5 Elements To Look For In A Tech Company's Earnings Report

5 Elements To Look For In A Tech Company's Earnings Report

It happens every quarter. A promising, high-profile tech company reports better than expected results that beat analysts’ consensus on the top and bottom lines, but the stock price plunges as if the company has disappointed greatly. The massive amount of data that becomes available instantly triggers an incredible number of analyses, comparisons, and calculations by investors, reporters and analysts trying to determine what the results mean for the company and the share price.

As in everything in life, analyzing an earnings report is not a case of black or white; there is no right or wrong. Each investor pays more attention to the ratios, trends, figures and measurements that impact his or her investment thesis on the investment horizon that is relevant to them. A one-time fine might be significant for an investor with a short-term horizon while entering a new geography or expanding R&D activity might be significant for a long-term investor, and negative to irrelevant to a short-time investor.

Even though every company has its unique characteristics and focus areas, there are five elements that every investor should look for when reading an earnings report of a tech company:

  1. Actual revenue and EPS figures vs. consensus: This is probably the first thing to do when looking at an earnings report. Comparing the actual quarterly/annual revenues and the diluted non-GAAP EPS to the analysts’ consensus (as aggregated by Thomson Reuters, Bloomberg, etc.) gives all investors a high-level understanding of how the company performed during the relevant period. Even though this is just one piece of the puzzle, it is significant for the initial reaction, and many investors gives it more weight in the overall analysis.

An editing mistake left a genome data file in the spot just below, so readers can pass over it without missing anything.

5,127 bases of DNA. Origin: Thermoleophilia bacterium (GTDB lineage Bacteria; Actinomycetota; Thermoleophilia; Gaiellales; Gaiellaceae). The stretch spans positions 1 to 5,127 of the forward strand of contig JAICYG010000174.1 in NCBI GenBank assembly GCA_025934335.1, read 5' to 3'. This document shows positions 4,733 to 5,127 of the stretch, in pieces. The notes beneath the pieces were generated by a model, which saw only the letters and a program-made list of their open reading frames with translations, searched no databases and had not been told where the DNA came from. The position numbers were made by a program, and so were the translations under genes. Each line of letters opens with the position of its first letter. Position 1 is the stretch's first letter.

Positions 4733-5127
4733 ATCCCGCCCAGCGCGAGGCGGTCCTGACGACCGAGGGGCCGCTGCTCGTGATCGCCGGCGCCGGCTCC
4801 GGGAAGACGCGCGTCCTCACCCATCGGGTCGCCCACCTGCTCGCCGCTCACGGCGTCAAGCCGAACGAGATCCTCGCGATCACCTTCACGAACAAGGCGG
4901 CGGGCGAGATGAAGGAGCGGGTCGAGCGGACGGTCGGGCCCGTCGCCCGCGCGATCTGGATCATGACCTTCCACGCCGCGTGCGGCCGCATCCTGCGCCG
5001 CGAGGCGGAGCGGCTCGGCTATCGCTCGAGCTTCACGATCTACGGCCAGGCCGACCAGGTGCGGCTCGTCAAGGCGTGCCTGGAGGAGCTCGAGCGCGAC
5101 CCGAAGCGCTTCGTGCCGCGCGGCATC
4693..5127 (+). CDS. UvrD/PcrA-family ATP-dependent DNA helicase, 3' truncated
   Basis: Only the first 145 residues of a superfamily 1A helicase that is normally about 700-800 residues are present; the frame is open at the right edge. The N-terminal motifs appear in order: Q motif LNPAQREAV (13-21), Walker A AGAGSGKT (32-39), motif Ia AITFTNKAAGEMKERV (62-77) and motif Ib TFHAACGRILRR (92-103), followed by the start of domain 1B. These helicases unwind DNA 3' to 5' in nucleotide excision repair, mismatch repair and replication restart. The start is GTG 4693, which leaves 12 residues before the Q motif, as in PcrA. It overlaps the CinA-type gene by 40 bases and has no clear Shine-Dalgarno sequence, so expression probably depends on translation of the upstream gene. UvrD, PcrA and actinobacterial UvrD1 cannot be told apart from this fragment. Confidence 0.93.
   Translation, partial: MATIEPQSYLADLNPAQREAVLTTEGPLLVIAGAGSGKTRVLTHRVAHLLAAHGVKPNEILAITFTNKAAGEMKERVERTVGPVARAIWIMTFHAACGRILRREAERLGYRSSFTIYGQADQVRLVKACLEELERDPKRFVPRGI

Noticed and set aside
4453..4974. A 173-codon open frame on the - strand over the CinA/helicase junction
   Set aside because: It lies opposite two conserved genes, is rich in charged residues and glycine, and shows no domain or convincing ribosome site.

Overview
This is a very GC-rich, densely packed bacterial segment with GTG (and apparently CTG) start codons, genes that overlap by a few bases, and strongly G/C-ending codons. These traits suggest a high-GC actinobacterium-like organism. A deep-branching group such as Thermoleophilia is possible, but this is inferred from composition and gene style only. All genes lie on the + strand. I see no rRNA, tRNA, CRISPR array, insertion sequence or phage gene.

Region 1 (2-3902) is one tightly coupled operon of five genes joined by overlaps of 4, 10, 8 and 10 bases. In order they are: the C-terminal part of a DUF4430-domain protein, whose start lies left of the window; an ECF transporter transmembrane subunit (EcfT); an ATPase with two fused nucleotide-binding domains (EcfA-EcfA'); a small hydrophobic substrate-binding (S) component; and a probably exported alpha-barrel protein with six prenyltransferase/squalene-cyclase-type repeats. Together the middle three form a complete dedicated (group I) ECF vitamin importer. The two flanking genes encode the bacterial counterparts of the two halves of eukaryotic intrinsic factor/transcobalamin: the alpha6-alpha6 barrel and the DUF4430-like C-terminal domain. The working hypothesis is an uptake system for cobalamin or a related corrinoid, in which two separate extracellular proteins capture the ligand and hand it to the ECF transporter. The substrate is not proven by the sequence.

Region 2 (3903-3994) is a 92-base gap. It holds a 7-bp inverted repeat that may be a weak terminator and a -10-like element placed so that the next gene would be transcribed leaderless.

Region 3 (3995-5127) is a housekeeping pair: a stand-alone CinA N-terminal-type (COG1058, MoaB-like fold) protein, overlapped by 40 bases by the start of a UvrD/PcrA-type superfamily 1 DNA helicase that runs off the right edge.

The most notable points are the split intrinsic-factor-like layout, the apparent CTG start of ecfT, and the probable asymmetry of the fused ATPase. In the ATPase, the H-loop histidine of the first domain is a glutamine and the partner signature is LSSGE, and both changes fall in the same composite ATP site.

2. Year-over-year performance: Comparing the revenues and EPS figures to the consensus gives investors a good understanding of whether the company meets the market’s expectations. However, putting the revenues and EPS figures in historical perspective allows investors to see the bigger picture. A YoY comparison (and in some cases a QoQ comparison) enables investors to spot any discrepancies from a particular trend, significant changes, and the magnitude of the results.

  3. Profitability: In the tech sector, profitability is not as straightforward as in other sectors. Young emerging companies might have a very impressive top-line growth rate coupled with a worsening bottom line loss that drives investors to prefer EBITDA or Adj. EBITDA figures to assess the profitability and the path to break-even. In most cases, investors should look into the profitability figures in both dollar and percentage terms. A company that beats the revenues expectations and presents a phenomenal YoY growth rate, its real story can be revealed by looking at the gross margin and EBITDA/Adj. EBITDA margin.

  4. Guidance: As many other things in the finance and investments industry, the investors need to analyze the earnings reports to refine their investment thesis and to try to estimate how the company (and the stock) will perform in the future. Analysts and most investors determine their investment decisions, based on their own valuation models, that utilize their assumptions and expectations. However, the company’s guidance for the next quarter or next year helps to either frame a model range or act as an additional scenario in a valuation model. Anyway, the company knows itself better than any investor or analyst, and when it provides some additional information to the market, it is worth using. In many cases, companies take a very conservative approach and provide a guideline that will be easy to beat and even proceed it to the next level.

  5. FCF and OpEx/Rev: Many tech companies, usually the smaller ones, spend more than they generate in revenues or assets. This is not necessarily a bad indicator of the business but a regular effort to grow and expand the business. Checking the company’s free cash flow and the operating-expenses-to-revenue ratio can shed more light on the company’s status, how it prefers to spend its money, and what the historical trend can tell. An increasing FCF trend is, of course, a positive indicator; however, I would then look at how the company is spending its money (R&D, S&M, G&A) in terms of revenue.

This post shortly discusses only five elements to consider when analyzing an earnings report. However, there are many more elements to cover when each investor chooses its metrics to use according to its assumptions, investment horizon, investment type, and other subjective factors. The most important thing is to use all of the available information released in an earnings report (and the following conference call) to analyze the company’s performance according to the investor’s specific criteria before making any adjustments to the valuation model and investment thesis.

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